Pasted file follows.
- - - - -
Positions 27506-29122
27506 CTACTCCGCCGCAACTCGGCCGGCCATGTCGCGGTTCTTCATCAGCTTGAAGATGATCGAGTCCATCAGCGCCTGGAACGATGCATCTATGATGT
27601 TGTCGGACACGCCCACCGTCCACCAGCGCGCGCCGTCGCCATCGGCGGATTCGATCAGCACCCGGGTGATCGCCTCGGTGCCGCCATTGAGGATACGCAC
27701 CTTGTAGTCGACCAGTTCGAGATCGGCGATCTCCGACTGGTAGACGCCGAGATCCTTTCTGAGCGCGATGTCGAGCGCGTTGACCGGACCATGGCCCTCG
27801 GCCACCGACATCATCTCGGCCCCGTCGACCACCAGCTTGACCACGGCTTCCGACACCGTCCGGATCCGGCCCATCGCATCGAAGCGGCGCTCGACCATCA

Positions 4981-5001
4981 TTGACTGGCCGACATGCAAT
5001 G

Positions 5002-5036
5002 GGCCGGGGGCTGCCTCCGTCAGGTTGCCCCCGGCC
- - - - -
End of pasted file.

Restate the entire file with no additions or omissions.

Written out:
Positions 27506-29122
27506 CTACTCCGCCGCAACTCGGCCGGCCATGTCGCGGTTCTTCATCAGCTTGAAGATGATCGAGTCCATCAGCGCCTGGAACGATGCATCTATGATGT
27601 TGTCGGACACGCCCACCGTCCACCAGCGCGCGCCGTCGCCATCGGCGGATTCGATCAGCACCCGGGTGATCGCCTCGGTGCCGCCATTGAGGATACGCAC
27701 CTTGTAGTCGACCAGTTCGAGATCGGCGATCTCCGACTGGTAGACGCCGAGATCCTTTCTGAGCGCGATGTCGAGCGCGTTGACCGGACCATGGCCCTCG
27801 GCCACCGACATCATCTCGGCCCCGTCGACCACCAGCTTGACCACGGCTTCCGACACCGTCCGGATCCGGCCCATCGCATCGAAGCGGCGCTCGACCATCA

Positions 4981-5001
4981 TTGACTGGCCGACATGCAAT
5001 G

Positions 5002-5036
5002 GGCCGGGGGCTGCCTCCGTCAGGTTGCCCCCGGCC